WHO report evaluates educational programmes for youth on online safety and violence against children.

The WHO report on what works in preventing online violence against children, based on a review of evaluations of online safety programmes for youth, found strong evidence that prevention education for children can work and can increase safety and health in general.

Based on a review of evaluations of online safety programmes and online VAC programmes for children and adolescents, the report ‘What Works to Prevent Online Violence Against Children‘ discovered strong evidence that prevention education for children can work, and that it is a key strategy for addressing online VAC. Educational programmes have been widely demonstrated to improve overall safety and health. These educational programmes are particularly effective in preventing one type of online VAC – cyberbullying (both victimisation and perpetration).

This report also captured a number of structural and skill components which contribute to the effectiveness of educational programmes and should be widely adopted.
* Structural components include multiple and varied learning strategies and tools; more lessons, more message exposures, more reminders, and follow-ups; using peer engagement, role-plays, and interactions; getting a supportive whole-school environment; parental involvement.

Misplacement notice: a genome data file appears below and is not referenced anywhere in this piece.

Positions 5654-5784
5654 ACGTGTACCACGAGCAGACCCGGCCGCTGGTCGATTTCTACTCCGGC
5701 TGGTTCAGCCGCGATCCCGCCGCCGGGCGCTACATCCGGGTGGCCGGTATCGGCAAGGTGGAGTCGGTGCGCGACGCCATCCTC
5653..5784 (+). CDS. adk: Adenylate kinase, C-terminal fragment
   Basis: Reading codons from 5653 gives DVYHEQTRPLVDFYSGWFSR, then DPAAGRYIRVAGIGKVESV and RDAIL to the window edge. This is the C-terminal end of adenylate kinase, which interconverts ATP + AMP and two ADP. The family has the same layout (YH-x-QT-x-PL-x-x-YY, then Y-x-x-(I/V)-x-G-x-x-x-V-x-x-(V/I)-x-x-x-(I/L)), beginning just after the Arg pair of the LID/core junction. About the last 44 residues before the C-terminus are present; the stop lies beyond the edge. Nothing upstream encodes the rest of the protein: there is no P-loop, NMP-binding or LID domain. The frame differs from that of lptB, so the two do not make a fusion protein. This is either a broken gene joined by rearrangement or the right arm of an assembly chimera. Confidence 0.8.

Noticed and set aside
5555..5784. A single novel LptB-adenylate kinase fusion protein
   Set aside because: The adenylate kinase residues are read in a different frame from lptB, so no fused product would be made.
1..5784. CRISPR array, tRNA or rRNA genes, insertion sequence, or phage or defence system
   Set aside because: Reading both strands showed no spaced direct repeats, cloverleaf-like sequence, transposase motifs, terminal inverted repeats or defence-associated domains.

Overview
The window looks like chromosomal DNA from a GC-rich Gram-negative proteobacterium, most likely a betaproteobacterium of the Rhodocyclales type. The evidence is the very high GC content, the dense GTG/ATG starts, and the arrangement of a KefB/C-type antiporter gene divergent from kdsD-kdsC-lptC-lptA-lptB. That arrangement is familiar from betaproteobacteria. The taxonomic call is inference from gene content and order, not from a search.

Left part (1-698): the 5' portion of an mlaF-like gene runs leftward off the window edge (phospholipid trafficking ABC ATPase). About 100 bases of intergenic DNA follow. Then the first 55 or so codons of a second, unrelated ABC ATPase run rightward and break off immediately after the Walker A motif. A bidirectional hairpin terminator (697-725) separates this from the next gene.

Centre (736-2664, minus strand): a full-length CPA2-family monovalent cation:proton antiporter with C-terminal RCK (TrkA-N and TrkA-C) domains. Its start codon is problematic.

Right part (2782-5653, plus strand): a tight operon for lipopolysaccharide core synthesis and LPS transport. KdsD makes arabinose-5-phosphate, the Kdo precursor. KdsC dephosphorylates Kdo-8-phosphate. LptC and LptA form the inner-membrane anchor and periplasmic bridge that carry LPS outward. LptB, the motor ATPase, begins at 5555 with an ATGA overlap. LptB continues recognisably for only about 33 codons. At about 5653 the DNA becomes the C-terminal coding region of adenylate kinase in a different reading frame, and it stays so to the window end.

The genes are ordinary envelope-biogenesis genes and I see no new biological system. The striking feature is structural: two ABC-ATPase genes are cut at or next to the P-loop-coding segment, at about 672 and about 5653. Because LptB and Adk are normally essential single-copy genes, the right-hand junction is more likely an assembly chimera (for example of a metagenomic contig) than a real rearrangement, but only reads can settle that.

* Skill components include problem-solving, assertiveness, empathy, self-regulation, help-seeking, bystander or defender mobilisation, social norm instruction, sex education, and substance abuse education.

The report also revealed that there is a lack of evidence about the success of prevention programmes for online child sexual exploitation and abuse.

The report suggested the implementation of school-based educational programmes with multiple sessions that encourage youth interaction and involve parents. It emphasised the need for more violence prevention programmes that integrate content about online dangers with offline violence prevention. It suggested less emphasis on stranger danger and more emphasis on acquaintance and peer perpetrators, who are responsible for the majority of online violence against children.